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Travis v. Grabiec

DECEMBER 23, 1970.

H.R. TRAVIS ET AL., PLAINTIFFS-APPELLEES,

v.

BARNEY J. GRABIEC, DIRECTOR OF LABOR ET AL., DEFENDANTS-APPELLANTS.



APPEAL from the Circuit Court of Madison County; the Hon. FRED P. SCHUMAN, Judge, presiding.

MR. JUSTICE GOLDENHERSH DELIVERED THE OPINION OF THE COURT:

Defendants, Barney J. Grabiec, Director of Labor, hereafter called the Director, and Shell Oil Company, hereafter called Shell, appeal from the judgment of the Circuit Court of Madison County reversing the decision of the Director which held certain of Shell's employees ineligible for benefits under the Unemployment Compensation Act.

At its refinery in Wood River, Shell employs approximately 3100 employees. On August 18, 1962, 2070 of its employees, represented by 13 labor unions, commenced a strike which continued until February 3, 1963. A number of the striking employees filed claims for benefits under the Unemployment Compensation Act, and on March 25, 1963, the Director filed his decision holding them ineligible for benefits. The employees sought administrative review and on May 4, 1966, the Circuit Court of Madison County remanded the cause to the Director to take additional evidence on the issue of whether during the strike Shell resumed "substantial normal production" and if so, when.

On June 21, 1967, the Director filed his decision, again holding the employees ineligible for benefits, in which he states, inter alia:

"The Director of Labor submits that he is not certain as to those elements which must be considered in order to make a finding of fact that during the specific period a `substantial resumption of operations' existed at the premises of the Shell Oil Co. during the period here in question. He is able to conclude from the entire record herein, only that there is sufficient evidence to warrant a finding that by December 27, 1962, the company was producing 175,000 barrels of its product, which was substantially the same daily thruput as was achieved prior to the strike and during periods when all workers were at their regular jobs.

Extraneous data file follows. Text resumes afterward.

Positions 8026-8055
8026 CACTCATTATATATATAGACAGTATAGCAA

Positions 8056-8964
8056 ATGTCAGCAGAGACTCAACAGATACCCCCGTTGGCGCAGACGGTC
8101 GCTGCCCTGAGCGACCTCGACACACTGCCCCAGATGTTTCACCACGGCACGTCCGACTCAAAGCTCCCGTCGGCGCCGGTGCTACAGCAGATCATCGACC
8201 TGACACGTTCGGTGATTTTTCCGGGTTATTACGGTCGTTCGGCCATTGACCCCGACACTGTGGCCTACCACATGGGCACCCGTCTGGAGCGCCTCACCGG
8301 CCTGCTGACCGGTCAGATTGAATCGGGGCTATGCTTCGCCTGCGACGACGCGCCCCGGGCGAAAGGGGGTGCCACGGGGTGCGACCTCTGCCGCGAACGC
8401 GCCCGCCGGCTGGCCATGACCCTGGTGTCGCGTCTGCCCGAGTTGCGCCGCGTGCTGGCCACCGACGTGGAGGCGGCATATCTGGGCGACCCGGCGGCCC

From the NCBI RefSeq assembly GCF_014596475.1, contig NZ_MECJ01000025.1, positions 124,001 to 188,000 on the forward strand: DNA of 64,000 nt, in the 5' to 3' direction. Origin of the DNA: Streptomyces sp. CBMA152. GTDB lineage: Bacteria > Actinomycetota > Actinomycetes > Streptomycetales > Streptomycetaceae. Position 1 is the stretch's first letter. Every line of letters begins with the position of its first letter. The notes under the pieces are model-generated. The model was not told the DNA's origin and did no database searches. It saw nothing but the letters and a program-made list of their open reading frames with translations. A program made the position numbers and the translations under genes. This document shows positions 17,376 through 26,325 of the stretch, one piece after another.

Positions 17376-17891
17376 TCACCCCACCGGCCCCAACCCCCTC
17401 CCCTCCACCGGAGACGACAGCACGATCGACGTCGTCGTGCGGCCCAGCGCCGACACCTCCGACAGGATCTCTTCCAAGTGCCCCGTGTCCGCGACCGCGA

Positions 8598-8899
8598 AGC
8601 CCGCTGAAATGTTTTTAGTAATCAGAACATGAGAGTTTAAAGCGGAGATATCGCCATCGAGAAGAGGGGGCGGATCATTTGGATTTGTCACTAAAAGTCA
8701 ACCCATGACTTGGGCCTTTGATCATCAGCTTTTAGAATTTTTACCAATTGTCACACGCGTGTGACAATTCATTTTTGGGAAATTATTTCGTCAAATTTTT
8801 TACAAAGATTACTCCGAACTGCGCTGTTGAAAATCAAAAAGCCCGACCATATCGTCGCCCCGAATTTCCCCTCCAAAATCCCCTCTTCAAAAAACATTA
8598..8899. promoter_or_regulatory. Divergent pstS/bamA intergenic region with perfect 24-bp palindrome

The Director of Labor in making this Finding relative to the daily thruput of the company's product does not intend in any way to indicate his concurrence in or acceptance of this standard for determining the cessation of a stoppage of work within the provisions of Section 604 of The Unemployment Compensation Act.

The Director of Labor is of the opinion that the correct standard for determining the cessation of a stoppage of work is as dictated in the three-fold test announced by the Supreme Court as stated hereinabove, and in the Report and Further Report of the Director's Representative."

As authority for his "three-fold test", the Director cites Abbott Publishing Co. v. Annunzio, 414 Ill. 559 and in his decision quotes from page 566 of the Supreme Court's opinion as follows:

"* * * the majority rule holds that where the employer has permanently replaced all the employees whose employment was terminated in the course of a labor dispute, has fully resumed its normal plan of operations and resumed previous production, then the unemployment of its former employees is no longer due to a stoppage of work because of a labor dispute at the employer's plant * * *."

The employees again sought administrative review, the circuit court reversed the decision of the Director, found the employees eligible for benefits for the period commencing with December 27, 1962 and including February 2, 1963, and this appeal followed.

The evidence shows that the production noted in the Director's decision was achieved by approximately 700 non-union and supervisory personnel. During the period in question some laboratory, construction and maintenance activities were curtailed, and not all departments achieved the same levels of production. There was no permanent replacement of striking employees. Several hundred of the union employees terminated their employment by resignation or early retirement, and after the strike the number of permanent personnel was reduced by approximately the same number of employees as there were resignations and retirements.

Shell and the Director contend that the Director's finding that "There was a stoppage of work at the said premises each week from August 18, 1962 to February 2, 1963, both inclusive." is a finding of fact, supported by substantial evidence, is not against the manifest weight of the evidence, and the circuit court erred in reversing it.

• 1 In our opinion, however, the record presents no material controversy as to the facts, and the question of when the work stoppage ceased to exist is one of law.

The statute pertinent to this controvesy is Section 604 of the Unemployment Compensation Act (Ill. Rev. Stat. ch. 48, ...


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